We saw Contador win his first Tour de France title in 2007. And he would win twice more. But his victory from 2010 is now denoted with another asterisk. *Andy Schleck is the official winner of the 97th Tour de France. He was second but now he’s first.

Etc.

RIDE #22 (September 2003).

But, back to Armstrong…

Exactly what the official outcome of this farce is, remains to be seen. But in the meantime, let’s take into consideration some other aspects of the USADA ruling, including who might be the retrospective “winners” of the stages in which Armstrong actually crossed the line first.

Here is a summary of his stage conquests at the Tour de France alone…

 

Armstrong Tour de France stage wins – 1999

00 – Prologue in Le Puy de Fou

1. Lance Armstrong (USA) US Postal

2. Alex Zülle (SUI) Banesto at 0:07

3. Abraham Olano (ESP) ONCE-Deutsche Bank at 0:11

4. Christophe Moreau (FRA) Festina at 0:15

5. Chris Boardman (GBR) Crédit Agriole 0:16

 

Stage 08 – TT in Metz

1. Lance Armstrong (USA) US Postal

2. Alex Zülle (SUI) Banesto at 0:57

3. Christophe Moreau (FRA) Festina at 2:04

4. Abraham Olano (ESP) ONCE-Deutsche Bank at 2:21

5. Tyler Hamilton (USA) US Postal at 3:30

 

Stage 09 – Le Grand Bornand to Sestrières

1. Lance Armstrong (USA) US Postal

2. Alex Zülle (SUI) Banesto at 0:31

3. Fernando Escartin (ESP) Kelme-Costa Blanca at 1:26

4. Ivan Gotti (ITA) Team Polti at 1:26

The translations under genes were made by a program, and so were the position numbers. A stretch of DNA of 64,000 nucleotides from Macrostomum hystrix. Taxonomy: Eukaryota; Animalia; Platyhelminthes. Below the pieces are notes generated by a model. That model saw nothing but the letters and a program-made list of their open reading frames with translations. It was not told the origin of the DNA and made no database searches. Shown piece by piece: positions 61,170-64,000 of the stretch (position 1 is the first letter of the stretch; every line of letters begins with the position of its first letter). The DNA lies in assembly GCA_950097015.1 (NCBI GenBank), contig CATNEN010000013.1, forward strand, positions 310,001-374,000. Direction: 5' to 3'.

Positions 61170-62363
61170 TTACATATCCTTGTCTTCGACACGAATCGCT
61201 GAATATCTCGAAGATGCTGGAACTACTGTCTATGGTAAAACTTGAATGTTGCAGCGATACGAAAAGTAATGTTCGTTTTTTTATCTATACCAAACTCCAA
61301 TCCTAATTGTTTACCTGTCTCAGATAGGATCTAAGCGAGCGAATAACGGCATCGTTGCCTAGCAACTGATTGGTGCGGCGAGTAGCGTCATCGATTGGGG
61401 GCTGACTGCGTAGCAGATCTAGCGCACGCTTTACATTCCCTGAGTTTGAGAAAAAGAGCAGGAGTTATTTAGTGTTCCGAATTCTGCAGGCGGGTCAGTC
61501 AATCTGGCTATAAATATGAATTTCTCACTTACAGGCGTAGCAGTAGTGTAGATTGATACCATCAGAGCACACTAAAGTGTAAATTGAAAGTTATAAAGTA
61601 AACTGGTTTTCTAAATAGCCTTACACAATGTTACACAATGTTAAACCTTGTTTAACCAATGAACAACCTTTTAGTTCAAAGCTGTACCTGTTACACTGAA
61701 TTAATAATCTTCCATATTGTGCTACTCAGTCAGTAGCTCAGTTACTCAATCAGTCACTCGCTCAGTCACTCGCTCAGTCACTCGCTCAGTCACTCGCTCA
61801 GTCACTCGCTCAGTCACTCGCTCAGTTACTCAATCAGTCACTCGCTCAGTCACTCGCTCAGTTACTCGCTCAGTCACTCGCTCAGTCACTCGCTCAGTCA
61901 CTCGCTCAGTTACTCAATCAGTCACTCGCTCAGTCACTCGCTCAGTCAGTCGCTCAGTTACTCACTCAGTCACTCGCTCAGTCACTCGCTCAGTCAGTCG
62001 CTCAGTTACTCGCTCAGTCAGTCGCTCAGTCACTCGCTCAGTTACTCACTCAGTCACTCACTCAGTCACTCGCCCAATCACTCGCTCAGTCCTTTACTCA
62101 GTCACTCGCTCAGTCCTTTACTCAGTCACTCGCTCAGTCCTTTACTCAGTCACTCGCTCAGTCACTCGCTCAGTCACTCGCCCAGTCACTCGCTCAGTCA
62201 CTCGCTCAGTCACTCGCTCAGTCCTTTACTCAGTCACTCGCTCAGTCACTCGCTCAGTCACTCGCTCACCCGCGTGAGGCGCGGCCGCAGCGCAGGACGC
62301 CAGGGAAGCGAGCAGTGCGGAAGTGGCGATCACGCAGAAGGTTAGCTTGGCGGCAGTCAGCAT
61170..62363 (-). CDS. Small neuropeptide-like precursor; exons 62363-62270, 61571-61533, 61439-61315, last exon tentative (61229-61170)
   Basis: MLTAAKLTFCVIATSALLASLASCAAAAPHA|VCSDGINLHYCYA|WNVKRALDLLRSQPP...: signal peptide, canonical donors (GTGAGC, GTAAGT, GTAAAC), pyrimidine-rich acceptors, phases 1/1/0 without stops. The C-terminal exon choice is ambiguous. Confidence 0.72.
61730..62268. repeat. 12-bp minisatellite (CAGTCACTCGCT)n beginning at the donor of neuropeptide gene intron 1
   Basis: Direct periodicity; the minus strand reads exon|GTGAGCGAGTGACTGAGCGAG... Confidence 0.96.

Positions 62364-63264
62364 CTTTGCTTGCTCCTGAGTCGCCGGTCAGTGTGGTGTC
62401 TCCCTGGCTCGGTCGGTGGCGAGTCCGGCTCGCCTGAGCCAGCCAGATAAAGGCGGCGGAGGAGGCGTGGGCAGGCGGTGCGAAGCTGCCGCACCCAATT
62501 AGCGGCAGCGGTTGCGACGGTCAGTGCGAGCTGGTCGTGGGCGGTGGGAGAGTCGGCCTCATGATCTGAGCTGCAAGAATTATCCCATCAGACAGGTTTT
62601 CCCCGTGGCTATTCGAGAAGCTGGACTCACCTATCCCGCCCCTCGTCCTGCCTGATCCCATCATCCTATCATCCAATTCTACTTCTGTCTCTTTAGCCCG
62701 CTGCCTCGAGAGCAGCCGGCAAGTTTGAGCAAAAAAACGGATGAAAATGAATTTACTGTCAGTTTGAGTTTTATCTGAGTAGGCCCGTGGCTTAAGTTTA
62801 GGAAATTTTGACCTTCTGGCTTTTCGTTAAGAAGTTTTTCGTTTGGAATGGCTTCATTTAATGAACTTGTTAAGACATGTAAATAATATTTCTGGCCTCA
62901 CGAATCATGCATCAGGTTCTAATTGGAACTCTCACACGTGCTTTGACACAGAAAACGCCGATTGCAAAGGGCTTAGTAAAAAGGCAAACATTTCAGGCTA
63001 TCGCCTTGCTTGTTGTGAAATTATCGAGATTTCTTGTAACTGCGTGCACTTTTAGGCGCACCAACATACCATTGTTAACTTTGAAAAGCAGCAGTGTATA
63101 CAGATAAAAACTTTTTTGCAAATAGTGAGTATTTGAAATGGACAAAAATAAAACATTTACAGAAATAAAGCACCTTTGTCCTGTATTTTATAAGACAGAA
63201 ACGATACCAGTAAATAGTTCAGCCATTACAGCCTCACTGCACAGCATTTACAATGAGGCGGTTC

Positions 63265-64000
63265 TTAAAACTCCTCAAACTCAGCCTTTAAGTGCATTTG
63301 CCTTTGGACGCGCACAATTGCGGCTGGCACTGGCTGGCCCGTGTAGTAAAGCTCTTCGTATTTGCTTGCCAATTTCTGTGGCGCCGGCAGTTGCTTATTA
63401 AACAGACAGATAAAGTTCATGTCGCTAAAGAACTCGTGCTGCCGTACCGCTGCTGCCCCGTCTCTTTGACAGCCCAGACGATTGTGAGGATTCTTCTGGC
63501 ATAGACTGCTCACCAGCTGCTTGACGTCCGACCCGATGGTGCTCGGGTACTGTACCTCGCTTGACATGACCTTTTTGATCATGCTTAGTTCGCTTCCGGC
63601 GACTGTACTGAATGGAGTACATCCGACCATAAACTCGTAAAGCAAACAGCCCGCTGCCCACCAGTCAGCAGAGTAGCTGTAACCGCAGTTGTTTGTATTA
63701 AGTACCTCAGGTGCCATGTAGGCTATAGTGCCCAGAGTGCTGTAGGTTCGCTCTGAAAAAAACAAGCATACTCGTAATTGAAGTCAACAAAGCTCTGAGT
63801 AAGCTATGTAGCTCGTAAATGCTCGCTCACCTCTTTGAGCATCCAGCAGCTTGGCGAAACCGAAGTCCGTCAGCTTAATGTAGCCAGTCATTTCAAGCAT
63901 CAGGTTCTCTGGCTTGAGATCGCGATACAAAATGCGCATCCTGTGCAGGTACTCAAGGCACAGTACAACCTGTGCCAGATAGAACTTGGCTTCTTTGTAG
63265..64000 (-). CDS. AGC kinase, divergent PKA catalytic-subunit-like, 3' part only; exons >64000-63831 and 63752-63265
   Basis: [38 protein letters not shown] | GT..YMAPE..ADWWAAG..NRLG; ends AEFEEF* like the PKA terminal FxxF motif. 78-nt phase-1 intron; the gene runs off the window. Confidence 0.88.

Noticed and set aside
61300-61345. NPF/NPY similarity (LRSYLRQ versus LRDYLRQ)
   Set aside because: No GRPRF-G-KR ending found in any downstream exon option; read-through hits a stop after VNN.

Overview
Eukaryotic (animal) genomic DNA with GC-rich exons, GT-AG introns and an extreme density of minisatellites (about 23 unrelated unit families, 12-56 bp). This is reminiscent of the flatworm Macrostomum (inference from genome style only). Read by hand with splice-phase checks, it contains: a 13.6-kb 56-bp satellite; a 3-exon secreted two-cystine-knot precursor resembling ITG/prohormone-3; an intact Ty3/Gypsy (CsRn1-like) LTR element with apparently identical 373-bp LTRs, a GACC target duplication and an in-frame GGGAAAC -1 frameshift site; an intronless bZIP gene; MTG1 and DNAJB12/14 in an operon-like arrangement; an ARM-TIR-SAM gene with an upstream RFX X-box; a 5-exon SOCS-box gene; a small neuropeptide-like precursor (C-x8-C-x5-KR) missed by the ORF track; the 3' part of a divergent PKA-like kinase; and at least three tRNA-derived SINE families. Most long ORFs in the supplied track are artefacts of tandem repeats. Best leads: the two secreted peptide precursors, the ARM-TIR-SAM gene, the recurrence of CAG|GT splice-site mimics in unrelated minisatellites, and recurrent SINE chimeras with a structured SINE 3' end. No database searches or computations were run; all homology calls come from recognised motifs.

5. Manuel Beltran (ESP) Banesto at 2:27

 

Stage 19 – TT at Futuroscope

1. Lance Armstrong (USA) US Postal

2. Alex Zülle (SUI) Banesto at 0:09

3. Tyler Hamilton (USA) US Postal at 1:34

4. Angel Casero (ESP) Vitalicio Seguros at 1:36

5. Rik Verbrugghe (BEL) Lotto-Mobistar at 2:02

 

Armstrong Tour de France stage wins – 2000

Stage 19 – TT from Fribourg-en-Brisgau to Mulhouse

1. Lance Armstrong (USA) US Postal Service

2. Jan Ullrich (GER) Team Deutsche Telekom at 0:25

3. Christophe Moreau (FRA) Festina 2:12

4. Tyler Hamilton (USA) US Postal Service 3:01

5. Joseba Beloki (ESP) Festina 3:26

 

Armstrong Tour de France stage wins – 2001

Stage 10 – Aix-les-Bains to Alpe d’Huez

1. Lance Armstrong (USA) US Postal Service

2. Jan Ullrich (GER) Telekom at 1:59

3. Joseba Beloki (ESP) ONCE-Eroski at 2:09

4. Christophe Moreau (FRA) Festina at 2:30

5. Oscar Sevilla (ESP) Kelme-Costa Blanca at 2:54

 

Stage 11 – TT from Grenoble to Chamrousse

1. Lance Armstrong (USA) US Postal Service

2. Jan Ullrich (GER) Telekom at 1:00

3. Joseba Beloki (ESP) ONCE-Eroski at 1:35

4. Roberto Laiseka (ESP) Euskaltel-Euskadi at 2:03

5. Oscar Sevilla (ESP) Kelme-Costa Blanca at 2:24

 

Stage 13 – Foix to Saint-Lary-Soulon

1. Lance Armstrong (USA) US Postal Service

2. Jan Ullrich (GER) Telekom at 1:00

3. Joseba Beloki (ESP) ONCE-Eroski at 1:46

4. Roberto Heras (ESP) US Postal Service at st

5. Stefano Garzelli (ITA) Mapei-Quick Step at 2:29

 

Stage 18 – Montluçon to Saint-Armand-Montrond

1. Lance Armstrong (USA) US Postal Service

2. Igor Gonzalez de Galdeano (ESP) ONCE-Eroski at 1:24

3. Jan Ullrich (GER) Telekom at 1:39

4. Didier Rous (FRA) Bonjour at 2:25

5. Marcos Serrano (ESP) ONCE-Eroski at st

 

Armstrong Tour de France stage wins – 2002

00 – Prologue in Luxembourg

1. Lance Armstrong (USA) US Postal Service

2. Laurent Jalabert (FRA) CSC-Tiscali at 1.73

3. Raimondas Rumsas (LTH) Lampre Daikin at 3.19

4. Santiago Botero (COL) Kelme-Costa Blanca at 3.81

5. David Millar (GBR) Cofidis at 4.69

 

Stage 11 – Pau to La Mongie

1. Lance Armstrong (USA) US Postal Service